At 12pm, the bells of St Nicholas burst into glorious peals. It’s the noon Angelus, when Roman Catholics say their Hail Marys — and it’s a moment of rapturous joy for those of us whose prayers have been answered. A foot of snow has fallen overnight.
Lech, the grand duchess of ski resorts, looks sumptuous in her new white coat.
I haven’t been here for 30 years, but it’s hardly changed a jot. It feels almost like a private village, discreetly managed by powerful local families such as the Kosts, Schneiders and the Moosbruggers.
And it’s an all-year working village. Indeed, there are ferociously strict rules about buying property here. If you own it, you have to use it.
Chic: On his visit to Lech (above), Mark Palmer wakes up to find that a foot of snow has fallen overnight. ‘Lech, the grand duchess of ski resorts, looks sumptuous in her new white coat,’ he writes
Actually, there is one thing that has changed. Lech is now connected not just to Zurs, Zug and Stuben but to St Christoph and St Anton, which means the Arlberg region is the largest connected ski area in Austria.
It is rightly regarded as the cradle of alpine skiing, where Hannes Schneider, born in Stuben in 1890, developed the ‘Arlberg’ technique, bending the knees and shifting ‘zee’ weight, as instructors still teach to this day.
Lech wears its glamour lightly, its grandeur even more so.
There are no Louis Vuitton or Gucci stores; no soulless self-service mountain restaurants selling stodgy spag bol. And everyone we meet is courteous and friendly.
On one chairlift — so cold we can hardly speak — my ski pal Richard comes up with: ‘A little chilly, isn’t it?’ Which prompts a German stranger sitting with us to remark: ‘I love the way you British speak in flowers.’
Royalty has long been drawn to Lech, not least Princess Diana, who brought her boys here after her marriage collapsed, staying at the Schneider family’s Hotel Arlberg, where we call in for a snoop and a couple of elderflower schnapps.
Princess Diana brought her boys William and Harry to Lech after her marriage collapsed
Our hotel, Severins, is a mile or so out of town but operates a regular shuttle service. From the outside, it looks like a weathered old mountain hut — but turns out to be a luxury 21st-century cocoon that’s perfect for the jaded and weary.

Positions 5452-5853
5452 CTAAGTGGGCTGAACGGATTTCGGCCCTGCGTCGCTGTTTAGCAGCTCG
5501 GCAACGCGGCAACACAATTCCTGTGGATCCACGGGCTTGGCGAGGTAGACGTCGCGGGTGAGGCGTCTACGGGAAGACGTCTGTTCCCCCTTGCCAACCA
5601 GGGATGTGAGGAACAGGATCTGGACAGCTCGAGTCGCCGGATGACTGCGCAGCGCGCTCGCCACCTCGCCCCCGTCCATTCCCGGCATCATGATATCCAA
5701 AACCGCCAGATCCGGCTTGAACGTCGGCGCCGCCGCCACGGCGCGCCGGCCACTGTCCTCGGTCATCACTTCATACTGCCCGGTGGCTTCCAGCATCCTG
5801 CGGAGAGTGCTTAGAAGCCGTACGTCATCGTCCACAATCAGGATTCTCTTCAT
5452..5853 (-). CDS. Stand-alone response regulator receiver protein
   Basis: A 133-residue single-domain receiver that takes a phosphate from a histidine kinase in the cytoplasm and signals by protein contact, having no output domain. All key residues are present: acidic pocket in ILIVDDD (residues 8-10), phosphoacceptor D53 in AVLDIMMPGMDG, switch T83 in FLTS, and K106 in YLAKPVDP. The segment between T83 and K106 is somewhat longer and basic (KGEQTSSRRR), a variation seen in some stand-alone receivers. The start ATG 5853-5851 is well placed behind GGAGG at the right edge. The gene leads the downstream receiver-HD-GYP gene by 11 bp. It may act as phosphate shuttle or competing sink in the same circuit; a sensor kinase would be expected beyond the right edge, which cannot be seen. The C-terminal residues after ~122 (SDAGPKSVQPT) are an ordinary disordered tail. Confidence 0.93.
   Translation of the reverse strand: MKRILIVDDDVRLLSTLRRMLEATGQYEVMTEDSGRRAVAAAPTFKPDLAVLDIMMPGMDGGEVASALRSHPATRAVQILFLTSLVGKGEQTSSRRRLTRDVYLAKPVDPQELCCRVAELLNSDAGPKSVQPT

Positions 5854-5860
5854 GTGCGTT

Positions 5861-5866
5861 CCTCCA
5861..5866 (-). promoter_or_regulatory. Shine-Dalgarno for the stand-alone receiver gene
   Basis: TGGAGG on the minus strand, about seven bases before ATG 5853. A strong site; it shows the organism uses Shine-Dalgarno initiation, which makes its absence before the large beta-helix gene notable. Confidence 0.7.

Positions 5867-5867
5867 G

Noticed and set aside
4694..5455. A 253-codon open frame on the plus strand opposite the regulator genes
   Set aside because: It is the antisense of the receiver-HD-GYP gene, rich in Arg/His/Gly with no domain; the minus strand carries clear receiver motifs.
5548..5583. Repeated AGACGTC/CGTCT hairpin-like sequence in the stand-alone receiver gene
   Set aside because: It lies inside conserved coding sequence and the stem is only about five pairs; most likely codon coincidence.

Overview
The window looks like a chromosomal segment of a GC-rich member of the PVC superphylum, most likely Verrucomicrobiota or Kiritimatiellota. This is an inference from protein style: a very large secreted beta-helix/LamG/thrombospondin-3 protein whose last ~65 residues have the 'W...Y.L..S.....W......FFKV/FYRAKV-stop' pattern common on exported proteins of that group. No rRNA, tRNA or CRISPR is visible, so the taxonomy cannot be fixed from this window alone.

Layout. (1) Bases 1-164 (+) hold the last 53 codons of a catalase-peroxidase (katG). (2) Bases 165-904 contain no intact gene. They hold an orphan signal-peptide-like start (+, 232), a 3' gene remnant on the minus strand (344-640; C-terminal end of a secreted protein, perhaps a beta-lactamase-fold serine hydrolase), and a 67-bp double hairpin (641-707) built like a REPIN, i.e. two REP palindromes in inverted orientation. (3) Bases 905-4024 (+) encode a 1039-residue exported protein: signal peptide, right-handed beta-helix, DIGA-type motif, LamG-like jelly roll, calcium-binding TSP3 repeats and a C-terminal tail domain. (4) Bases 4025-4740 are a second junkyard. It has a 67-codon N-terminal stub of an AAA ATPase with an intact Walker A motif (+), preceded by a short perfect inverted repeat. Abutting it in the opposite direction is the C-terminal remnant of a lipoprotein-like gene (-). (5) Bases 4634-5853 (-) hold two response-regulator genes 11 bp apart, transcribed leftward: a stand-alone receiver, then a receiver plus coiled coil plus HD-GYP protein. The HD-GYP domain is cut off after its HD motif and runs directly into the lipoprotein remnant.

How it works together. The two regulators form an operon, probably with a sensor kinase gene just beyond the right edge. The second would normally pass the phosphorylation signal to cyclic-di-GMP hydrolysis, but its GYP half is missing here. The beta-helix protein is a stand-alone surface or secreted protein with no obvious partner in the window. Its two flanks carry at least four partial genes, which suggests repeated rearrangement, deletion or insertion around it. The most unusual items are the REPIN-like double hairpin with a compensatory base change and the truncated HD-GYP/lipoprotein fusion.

There are only nine rooms, all with deep tubs, Bluetooth speaker systems, Minotti furniture and even crackling log fires. There’s also a four-bedroom chalet next door with its own grand piano and private cinema.
Our flight to Innsbruck left London so early that by 2pm we’re on the mountain — and among the last off it. After an operation on my knee, my skiing is somewhat apologetic, but what a tonic it is to be back on the slopes after the Covid recess.
Mark stays at the Severins hotel, above, a ‘luxury 21st-century cocoon that’s perfect for the jaded and weary’
That evening, one overly enthusiastic guest, noticing that the mixologist has gone missing, slips behind the bar and starts making his own White Lady cocktail. Yes, that’s me.
On another occasion, a guest manages to incinerate and then detonate his gas fire lighter. Yes, that’s me, too. But nothing seems to faze the charming staff, who carry an air of having seen it all before.
On day two, we meet up with Lukas, a young and dashingly handsome guide, who introduces us to another of Lech’s great selling points: the White Ring, a nearly 15-mile, signposted ski circuit from Zurs to Lech, with unforgettable views and relatively easy runs for those with dodgy knees.
Afterwards, we stop for lunch at Kriegeralpe, which follows the Lech pattern of wrapping Alpine style in a modest demeanour — a cosy wooden chalet offering delicious goulash for less than a tenner and where you’re treated like a guest in a five-star restaurant.
There are only nine rooms at Severins, all with deep tubs, Bluetooth speaker systems, Minotti furniture and even crackling log fires
Oxford Ski Company (oxfordski.com); 01865 817 420, offers seven nights’ half board at Hotel Severins from £5,850 for two people sharing a junior suite, including flights and private transfers. A six-day lift pass for the Arlberg region costs £350. More information about Lech (lechzuers.com).
Speaking of five-star restaurants, if you’re staying in Lech you absolutely must find your way to a small 17th-century farmhouse (original floors still intact) which is tucked away in Zug.
This is where we’re greeted by a German/Chinese culinary couple, Jakob Zeller and Ethel Hoon, at the Klosterle.
They give us rowanberry negronis and tangy fermented gherkins and then show us their upstairs larder, which is bursting with locally made pickles, jams and hanging meats.
It’s like a snapshot from Little House On The Prairie. Tables are made from local spruce, candles flicker. For us, it’s not so much a shelter from the storm outside as a shelter from life itself. And the food is superb.
Thank goodness, there are still places in the world like Lech. Wonderful for skiers and just as wonderful for those who, simply, are drawn year after year to the majesty of the mountains.
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